Companies must take an even-handed approach. If they come down too hard, they will alienate trusted employees, and may in fact be prohibiting them from exercising their Constitutional right to free speech.
But when those doing the blogging are senior executives, board members, those that can officially speak for the firm, then that requires a different approach.
It all comes down to an effective and clear social networking guidelines. Without those guidelines, data breaches are inevitable.
Also, those guidelines have to include the entire spectrum of social networking; from blogs, wikis, social networks, to virtual worlds and other social media forms.
Q: What about social media outlets like LinkedIn and Plaxo that blur the line between private and professional networking activities?
In fact, since they are more business oriented, greater awareness is required.
On Facebook, someone may ask you what you favorite movie is.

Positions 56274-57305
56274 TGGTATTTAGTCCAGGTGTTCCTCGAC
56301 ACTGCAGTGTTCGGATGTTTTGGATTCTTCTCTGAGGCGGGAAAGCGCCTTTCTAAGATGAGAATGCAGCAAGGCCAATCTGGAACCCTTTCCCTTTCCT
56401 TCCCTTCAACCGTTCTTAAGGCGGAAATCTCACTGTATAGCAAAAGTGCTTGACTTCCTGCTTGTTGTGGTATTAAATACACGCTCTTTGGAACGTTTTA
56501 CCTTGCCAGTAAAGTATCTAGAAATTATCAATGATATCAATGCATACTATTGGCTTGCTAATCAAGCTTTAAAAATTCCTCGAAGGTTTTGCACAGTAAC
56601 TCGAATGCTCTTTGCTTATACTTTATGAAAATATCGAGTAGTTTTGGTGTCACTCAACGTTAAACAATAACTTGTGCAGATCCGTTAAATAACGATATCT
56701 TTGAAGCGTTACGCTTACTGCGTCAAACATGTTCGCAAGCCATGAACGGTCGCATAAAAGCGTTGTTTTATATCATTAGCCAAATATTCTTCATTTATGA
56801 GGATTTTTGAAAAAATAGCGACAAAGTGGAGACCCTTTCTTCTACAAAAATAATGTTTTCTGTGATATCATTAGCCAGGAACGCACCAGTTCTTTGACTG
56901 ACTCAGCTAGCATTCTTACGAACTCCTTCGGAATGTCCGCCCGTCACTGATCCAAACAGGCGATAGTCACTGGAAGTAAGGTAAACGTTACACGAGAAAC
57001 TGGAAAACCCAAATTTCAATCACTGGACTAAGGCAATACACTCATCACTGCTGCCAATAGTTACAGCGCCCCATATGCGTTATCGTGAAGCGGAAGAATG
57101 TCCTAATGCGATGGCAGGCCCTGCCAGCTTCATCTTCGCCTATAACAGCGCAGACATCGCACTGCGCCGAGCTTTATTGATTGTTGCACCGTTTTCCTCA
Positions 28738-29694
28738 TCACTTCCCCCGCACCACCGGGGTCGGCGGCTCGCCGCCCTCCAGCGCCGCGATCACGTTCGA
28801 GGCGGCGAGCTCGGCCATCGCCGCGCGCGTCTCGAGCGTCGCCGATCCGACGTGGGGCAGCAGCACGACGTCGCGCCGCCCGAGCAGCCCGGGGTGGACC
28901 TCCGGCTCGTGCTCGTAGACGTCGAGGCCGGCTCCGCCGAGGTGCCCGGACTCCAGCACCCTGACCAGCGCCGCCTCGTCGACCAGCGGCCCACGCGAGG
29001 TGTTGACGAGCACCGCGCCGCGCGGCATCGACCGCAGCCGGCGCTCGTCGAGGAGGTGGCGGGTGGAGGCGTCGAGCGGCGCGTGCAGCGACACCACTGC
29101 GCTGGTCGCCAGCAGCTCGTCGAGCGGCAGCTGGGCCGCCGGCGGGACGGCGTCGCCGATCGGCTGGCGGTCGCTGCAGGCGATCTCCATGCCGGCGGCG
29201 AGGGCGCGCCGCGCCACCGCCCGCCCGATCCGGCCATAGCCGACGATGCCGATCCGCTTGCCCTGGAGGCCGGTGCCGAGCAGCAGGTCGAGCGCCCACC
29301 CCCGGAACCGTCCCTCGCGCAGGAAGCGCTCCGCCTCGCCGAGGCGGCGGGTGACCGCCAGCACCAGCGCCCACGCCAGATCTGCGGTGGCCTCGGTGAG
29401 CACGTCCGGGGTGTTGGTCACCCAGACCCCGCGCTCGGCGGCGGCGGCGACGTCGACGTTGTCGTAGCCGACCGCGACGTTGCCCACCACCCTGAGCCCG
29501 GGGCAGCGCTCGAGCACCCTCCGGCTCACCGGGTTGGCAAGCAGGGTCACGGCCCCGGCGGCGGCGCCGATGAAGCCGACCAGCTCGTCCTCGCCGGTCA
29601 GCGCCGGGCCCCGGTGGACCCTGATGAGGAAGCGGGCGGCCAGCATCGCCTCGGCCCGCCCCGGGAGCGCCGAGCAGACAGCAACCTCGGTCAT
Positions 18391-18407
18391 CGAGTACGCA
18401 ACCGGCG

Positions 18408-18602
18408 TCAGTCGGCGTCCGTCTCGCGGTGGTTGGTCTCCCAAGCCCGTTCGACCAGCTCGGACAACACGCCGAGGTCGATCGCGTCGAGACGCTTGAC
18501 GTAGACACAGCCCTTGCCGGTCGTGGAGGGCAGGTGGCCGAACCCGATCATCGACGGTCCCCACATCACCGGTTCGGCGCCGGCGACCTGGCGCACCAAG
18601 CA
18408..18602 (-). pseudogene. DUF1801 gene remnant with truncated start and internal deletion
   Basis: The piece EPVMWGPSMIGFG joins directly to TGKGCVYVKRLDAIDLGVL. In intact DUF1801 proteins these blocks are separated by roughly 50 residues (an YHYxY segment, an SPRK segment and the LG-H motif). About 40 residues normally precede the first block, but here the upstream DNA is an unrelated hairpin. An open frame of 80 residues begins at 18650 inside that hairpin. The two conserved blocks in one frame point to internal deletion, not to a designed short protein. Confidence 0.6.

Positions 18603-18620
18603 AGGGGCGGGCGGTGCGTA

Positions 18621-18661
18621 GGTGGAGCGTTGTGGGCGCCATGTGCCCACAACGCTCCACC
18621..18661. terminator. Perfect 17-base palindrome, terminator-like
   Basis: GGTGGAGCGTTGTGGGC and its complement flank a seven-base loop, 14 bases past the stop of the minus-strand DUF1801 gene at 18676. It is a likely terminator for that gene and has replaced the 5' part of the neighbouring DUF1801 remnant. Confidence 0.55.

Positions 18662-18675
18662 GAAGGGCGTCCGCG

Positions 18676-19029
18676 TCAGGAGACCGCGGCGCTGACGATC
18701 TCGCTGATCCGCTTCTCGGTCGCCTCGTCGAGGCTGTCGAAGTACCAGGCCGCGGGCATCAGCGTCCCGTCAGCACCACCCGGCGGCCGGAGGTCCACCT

On LinkedIn, they will ask you about corporate direction, R&D, merger activity, etc.
Companies need to know that they shouldn't shun social media for fear of bad end-user behavior. They need to anticipate it and formulate a multilevel approach to policies for effective governance of social media.
Q: If employees are encouraged to set up and utilize social media accounts while "on the clock" - who ultimately owns the social media account?
It depends on how the firm words their social media guidelines and policies.
Clear guidelines and policies, reinforced in awareness training, will remove any ambiguity, and protect the firm's proprietary content and intellectual property.
This is not a trivial issue and this is something that legal and HR has to be heavily involved with.
Firms that don't have such wording in their social networking guidelines may find their legal recourse is limited.
Q: Are social media account "connections" developed on the job then equivalent to the old Rolodex, and should they be considered to be proprietary information of the employer?
Pretty much a day and night difference.
A friend in the real world is someone you picks up from the airport when they wake you up at 2AM.
A Facebook friend is more like someone who you sat next to on a bus once.
As to the information, it can be proprietary, but it may often obviate the benefits of social media.
Anyone can see who the over 1.5 million JetBlue followers are. JetBlue knows that many of their competitors can get that information. But they mitigate the risk by providing superior customer service and value pricing.